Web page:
Walks of a lifetime: Blencathra and Skiddaw, Lake District

Here’s how to stitch together Lakeland’s two most recognisable peaks into what could well be the best mountain route in England.

Walks of a lifetime: Blencathra and Skiddaw, Lake District

by Tom Bailey |

Trail magazine’s 'Walks of a Lifetime' series takes you on a guided tour of the greatest mountain routes in Britain. This time we’re heading to the Lake District and the mighty twin giants of Blencathra and Skiddaw with experienced mountain connoisseur Tom Bailey as our guide.

Click here to download this walk of a lifetime route from OS Maps

I’ve long thought the two towering mountains at the northern end of the Lake District, with their feet in the coffee shops and pubs of conviviality, are the perfect bedfellows. A sense of betrayal when climbing one without the other is often felt, because they’re joined at the hip.

Skiddaw is higher and larger, a whale of a mountain. Blencathra, on the other hand, is obliging in every way, with a way up for every interest and ability. Not only do you get to climb these peaks, you get to sample the promised land that is the ‘Back o’ Skiddaw’. If such a thing as an experienced, fit hillwalker, with no experience of the Lakes existed, this is the walk I would take them on. For the views south, for the ridges and for the quietness of those forgotten far northern fells.

Head for Hall’s Fell

Nestling at the foot of Blencathra, Threlkeld is a perfect walkers’ village, with pubs, views, hills and, er… pubs. It’s a great place to start this full day’s yomp. Park at map point 1 (grid ref NY318256) and follow a footpath north-east out of the village towards Gategill. You’ll notice the fine line up the mountain that is Hall’s Fell Ridge – now this really is something to get the party started. After crossing a shallow ford (map point 2, NY325262), take the left-hand path. Steep at first, this obvious but not ugly track zigzags its way into the sky.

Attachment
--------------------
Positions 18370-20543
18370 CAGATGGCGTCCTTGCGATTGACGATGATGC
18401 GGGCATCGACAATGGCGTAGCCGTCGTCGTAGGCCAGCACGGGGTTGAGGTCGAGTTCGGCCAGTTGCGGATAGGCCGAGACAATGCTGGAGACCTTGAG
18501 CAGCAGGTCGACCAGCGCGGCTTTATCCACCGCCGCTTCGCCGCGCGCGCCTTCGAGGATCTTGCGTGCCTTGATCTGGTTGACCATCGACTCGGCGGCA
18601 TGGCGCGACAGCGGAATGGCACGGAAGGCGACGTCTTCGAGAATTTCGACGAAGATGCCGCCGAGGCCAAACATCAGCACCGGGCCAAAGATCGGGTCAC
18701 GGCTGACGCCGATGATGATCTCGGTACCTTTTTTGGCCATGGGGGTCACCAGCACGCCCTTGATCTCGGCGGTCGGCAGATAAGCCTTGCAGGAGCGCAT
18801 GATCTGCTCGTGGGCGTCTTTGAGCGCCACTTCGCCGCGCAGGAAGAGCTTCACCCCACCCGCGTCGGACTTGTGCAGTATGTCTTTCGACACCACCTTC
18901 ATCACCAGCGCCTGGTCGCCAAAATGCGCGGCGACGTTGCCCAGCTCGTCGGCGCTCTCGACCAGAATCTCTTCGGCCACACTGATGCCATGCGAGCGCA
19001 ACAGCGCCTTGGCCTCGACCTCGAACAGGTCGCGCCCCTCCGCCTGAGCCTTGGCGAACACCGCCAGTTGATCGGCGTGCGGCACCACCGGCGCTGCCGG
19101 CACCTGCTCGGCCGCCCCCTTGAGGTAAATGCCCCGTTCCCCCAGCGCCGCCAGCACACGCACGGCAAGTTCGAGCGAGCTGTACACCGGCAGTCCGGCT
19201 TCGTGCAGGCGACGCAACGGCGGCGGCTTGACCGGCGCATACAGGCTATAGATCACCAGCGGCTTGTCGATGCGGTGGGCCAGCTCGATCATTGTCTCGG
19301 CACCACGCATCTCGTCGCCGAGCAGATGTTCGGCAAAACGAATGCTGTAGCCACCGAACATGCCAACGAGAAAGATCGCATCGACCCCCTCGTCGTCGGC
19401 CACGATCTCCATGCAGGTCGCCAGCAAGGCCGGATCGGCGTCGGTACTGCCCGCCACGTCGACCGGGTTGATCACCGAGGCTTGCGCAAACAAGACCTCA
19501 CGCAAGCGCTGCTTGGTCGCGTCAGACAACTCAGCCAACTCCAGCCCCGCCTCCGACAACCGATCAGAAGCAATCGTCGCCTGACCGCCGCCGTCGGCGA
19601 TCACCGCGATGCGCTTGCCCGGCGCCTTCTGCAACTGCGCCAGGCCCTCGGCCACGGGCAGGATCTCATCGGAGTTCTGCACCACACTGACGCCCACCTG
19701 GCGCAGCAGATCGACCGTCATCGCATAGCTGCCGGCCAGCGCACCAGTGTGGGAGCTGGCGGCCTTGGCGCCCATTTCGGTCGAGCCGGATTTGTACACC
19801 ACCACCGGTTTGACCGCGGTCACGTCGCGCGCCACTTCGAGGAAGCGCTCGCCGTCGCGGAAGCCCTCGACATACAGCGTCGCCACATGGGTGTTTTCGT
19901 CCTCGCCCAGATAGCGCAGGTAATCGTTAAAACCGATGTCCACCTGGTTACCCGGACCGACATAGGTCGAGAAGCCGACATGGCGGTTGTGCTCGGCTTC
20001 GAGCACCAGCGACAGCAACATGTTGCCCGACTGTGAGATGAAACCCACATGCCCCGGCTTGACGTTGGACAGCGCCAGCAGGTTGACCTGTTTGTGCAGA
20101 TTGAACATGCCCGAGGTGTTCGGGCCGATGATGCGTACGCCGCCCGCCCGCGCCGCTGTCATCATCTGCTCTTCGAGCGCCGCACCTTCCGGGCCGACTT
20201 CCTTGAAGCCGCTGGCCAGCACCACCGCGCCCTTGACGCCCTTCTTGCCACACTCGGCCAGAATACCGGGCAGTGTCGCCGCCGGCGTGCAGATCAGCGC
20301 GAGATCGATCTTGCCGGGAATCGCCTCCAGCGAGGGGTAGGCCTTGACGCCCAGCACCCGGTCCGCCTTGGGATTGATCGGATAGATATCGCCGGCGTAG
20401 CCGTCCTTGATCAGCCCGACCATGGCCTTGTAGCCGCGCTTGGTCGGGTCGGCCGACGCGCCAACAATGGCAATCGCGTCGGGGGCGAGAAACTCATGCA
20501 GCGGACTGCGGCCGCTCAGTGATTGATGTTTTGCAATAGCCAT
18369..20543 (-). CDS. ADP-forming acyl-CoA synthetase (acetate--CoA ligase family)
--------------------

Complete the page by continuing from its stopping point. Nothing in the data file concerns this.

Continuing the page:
Before you know it the densely packed Lake District mountains come into view one by one. Gradually the ridge narrows and rock bands form to our obvious pleasure. Again, the path is easily followed, although it often avoids some of the rock fins. There’s nothing stopping you, so long as it’s within your ability, to take as many of them on the nose as possible. Hall’s Fell Ridge is fun, particularly in dry conditions, steepening only at the very last moment, and all difficulties can be avoided.

The main reward for the ridge is the summit, which is at the very head of the ridge (map point 3,NY323277). Views south include the Dodds leading on towards Helvellyn. To the south-west Derwentwater is partially visible, and beyond that the real high stuff surrounding the Scafell massif way in the distance.

Once you’ve savoured the moment, turn north, for there’s a (very) large part of the day left. Head very slightly east of north and you’ll descend into the grassy col of Blencathra, passing a tiny tarn on your way. In clear conditions a white cross made out of rocks can be seen on the ground. Here lies a bit of a mystery, the true origins of which aren’t known, although a local chap is thought to have extended it sometime after WWII.

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Hall’s Fell Ridge, with a view back across to Derwentwater.
Hall’s Fell Ridge, with a view back across to Derwentwater.
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Into the wild north

At the cairn on Atkinson Pike (map point 4, NY324282) we’re going to leave the well-trampled paths and head off initially in a north-westerly direction over the broad mass of Mungrisdale Common. You’re keeping to the high ground for as long as possible, avoiding the moistness of Roughten Gill. There’s a thin path that heads in the correct direction, but if visibility is poor you really need to concentrate on navigation.

One of the checkpoints to look out for on this leg is the Cloven Stone (map point 5, NY303288). As its name might suggest, it’s a large rock with a split in it, with the whole thing resembling a cloven hoof. It sits right on the edge of steepening ground, in an otherwise featureless bit of hillside.

Almost due west from the Cloven stone, in the dip, is a boggy area, passing ‘The Stake’. Climb westwards until you reach the main path at the foot of the Burnt Horse ridge. This cuts north-west, leading to the surprisingly situated YHA Skiddaw House Hostel (map point 6, NY287291). Around 4km from the nearest road, this characterful hostel is one of those hidden gems that could transform the possibilities for future trips. It’s open from March to October and was originally built around 1829 as two cottages – one for a shepherd and one for a gamekeeper.